"That is hardly what WWF has said. It's simply hyperbole," said Pamela McElwee, an assistant professor of human ecology at Rutgers University who has researched extensively on Vietnam's protected areas.
Conservationists say the fact is that wildlife consumption is a huge problem worldwide and Vietnam is one among many countries that must deal with this.
In fact, the US and EU are the largest markets by value for several major types of wildlife, like wild pet trade, according to trade data analyzed by TRAFFIC.
"I would not draw any sweeping conclusions about US or European 'character' from this, but simply that they have a market problem," McElwee told Vietweek.
But such sweeping generalizations abound in Brinkley's article.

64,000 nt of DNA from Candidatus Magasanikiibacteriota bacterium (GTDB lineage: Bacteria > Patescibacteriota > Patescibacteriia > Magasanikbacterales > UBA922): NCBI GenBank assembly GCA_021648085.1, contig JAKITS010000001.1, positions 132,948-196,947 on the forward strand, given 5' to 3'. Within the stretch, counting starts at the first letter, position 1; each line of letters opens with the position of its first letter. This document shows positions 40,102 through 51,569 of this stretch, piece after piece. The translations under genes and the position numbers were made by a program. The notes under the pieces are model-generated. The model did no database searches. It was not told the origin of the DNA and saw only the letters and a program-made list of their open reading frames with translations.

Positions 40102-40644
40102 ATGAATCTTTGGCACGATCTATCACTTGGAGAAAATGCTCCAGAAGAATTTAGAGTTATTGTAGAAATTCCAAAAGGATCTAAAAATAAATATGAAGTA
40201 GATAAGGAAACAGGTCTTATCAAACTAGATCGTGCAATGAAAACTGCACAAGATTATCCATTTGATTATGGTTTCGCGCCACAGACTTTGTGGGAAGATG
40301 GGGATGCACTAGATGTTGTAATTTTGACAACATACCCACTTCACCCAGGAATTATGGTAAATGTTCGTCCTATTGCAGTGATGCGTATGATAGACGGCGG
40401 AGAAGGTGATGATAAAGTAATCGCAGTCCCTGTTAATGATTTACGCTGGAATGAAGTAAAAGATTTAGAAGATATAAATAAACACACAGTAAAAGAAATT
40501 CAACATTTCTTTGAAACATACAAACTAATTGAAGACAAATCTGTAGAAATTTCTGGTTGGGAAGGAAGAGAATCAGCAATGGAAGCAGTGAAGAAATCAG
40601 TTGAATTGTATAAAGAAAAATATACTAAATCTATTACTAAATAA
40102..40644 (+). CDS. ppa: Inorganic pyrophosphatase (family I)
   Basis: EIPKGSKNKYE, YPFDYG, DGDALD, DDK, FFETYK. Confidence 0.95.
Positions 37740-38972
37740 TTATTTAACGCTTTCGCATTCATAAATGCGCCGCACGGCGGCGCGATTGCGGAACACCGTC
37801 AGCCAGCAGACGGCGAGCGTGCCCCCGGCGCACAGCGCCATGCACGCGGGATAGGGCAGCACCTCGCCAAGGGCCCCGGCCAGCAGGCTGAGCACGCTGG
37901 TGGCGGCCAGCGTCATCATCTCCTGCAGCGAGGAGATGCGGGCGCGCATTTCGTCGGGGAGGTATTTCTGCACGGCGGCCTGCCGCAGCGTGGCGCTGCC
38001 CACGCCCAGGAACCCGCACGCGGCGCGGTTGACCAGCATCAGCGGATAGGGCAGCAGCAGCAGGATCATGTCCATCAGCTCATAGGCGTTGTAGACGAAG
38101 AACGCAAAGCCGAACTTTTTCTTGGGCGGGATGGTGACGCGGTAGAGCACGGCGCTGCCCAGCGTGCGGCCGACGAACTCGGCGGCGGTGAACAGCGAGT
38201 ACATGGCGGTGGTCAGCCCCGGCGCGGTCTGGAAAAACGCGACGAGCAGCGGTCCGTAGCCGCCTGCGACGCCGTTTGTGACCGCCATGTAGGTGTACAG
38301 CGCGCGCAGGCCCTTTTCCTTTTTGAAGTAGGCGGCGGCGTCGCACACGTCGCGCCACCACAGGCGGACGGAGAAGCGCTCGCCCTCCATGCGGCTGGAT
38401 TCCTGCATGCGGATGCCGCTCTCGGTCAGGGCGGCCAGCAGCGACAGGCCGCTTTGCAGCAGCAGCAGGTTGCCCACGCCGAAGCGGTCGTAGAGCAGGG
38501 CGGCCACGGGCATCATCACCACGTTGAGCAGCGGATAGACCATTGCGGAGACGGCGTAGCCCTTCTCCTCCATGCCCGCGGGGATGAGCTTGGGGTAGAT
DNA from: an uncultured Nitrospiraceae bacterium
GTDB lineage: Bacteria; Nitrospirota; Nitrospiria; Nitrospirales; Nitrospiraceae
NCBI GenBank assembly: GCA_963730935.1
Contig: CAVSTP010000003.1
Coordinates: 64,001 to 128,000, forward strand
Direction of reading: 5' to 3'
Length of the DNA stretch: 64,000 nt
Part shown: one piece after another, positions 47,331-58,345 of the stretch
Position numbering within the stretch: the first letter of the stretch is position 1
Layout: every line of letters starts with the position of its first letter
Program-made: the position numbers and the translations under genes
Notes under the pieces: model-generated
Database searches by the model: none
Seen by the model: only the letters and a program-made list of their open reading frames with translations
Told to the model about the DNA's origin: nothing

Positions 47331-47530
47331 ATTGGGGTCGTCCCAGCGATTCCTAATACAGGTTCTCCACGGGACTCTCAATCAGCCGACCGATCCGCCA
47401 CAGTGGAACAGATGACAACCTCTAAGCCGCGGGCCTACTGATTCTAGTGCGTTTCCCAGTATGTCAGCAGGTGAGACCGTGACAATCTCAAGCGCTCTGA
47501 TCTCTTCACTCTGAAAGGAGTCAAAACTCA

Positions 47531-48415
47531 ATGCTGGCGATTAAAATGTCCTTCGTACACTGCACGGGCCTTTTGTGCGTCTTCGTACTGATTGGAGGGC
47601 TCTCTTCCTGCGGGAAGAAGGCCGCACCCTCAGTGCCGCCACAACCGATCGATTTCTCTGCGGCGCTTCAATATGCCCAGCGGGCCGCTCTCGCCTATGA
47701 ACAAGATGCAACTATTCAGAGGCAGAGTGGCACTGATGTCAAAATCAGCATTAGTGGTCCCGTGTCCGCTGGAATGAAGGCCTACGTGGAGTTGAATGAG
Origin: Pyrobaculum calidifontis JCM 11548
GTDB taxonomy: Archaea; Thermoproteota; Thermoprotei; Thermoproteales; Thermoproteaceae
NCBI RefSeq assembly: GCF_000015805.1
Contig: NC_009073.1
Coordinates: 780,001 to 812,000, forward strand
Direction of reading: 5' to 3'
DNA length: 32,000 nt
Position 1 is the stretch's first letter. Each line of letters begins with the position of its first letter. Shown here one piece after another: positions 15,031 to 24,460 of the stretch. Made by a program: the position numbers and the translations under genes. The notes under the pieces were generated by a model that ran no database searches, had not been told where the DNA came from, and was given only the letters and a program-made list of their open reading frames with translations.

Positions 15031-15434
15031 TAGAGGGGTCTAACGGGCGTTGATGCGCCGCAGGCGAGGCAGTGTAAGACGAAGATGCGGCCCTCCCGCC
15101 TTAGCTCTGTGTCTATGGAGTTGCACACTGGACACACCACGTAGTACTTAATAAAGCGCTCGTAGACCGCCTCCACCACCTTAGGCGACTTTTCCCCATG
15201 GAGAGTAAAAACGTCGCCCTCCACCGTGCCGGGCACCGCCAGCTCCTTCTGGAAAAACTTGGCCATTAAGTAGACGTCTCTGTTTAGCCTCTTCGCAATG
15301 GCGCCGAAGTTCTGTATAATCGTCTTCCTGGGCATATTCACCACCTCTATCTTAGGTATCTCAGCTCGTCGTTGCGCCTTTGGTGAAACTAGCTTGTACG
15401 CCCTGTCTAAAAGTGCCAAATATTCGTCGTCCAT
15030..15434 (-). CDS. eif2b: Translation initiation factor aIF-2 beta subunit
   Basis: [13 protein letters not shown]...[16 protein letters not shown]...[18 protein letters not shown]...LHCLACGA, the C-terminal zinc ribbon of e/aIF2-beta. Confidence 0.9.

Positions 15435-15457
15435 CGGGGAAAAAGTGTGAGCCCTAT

""But what about birds and rats? Yes, people eat those, too, like almost every animal that lives here... Vietnamese have been meat eaters through the ages, while their Southeast Asian neighbors to the west - Cambodia, Laos, Thailand and Myanmar - have largely left their wildlife alone," he wrote.
"Right now, the favored dish is dog. In fact, dog meat is particularly prized. It's considered a specialty because it is said to contain more protein than other meats.
"Vietnamese have regularly eaten meat through the ages, adding significant protein to their diet, that also helps explain the state's aggressive tendencies - and the sharp contrast with its neighbors."
Such writing reflects poorly on Brinkley and discredits him as a high-profile professional, experts say.
"I would also argue he hasn't spent much time in neighboring countries," Doak said.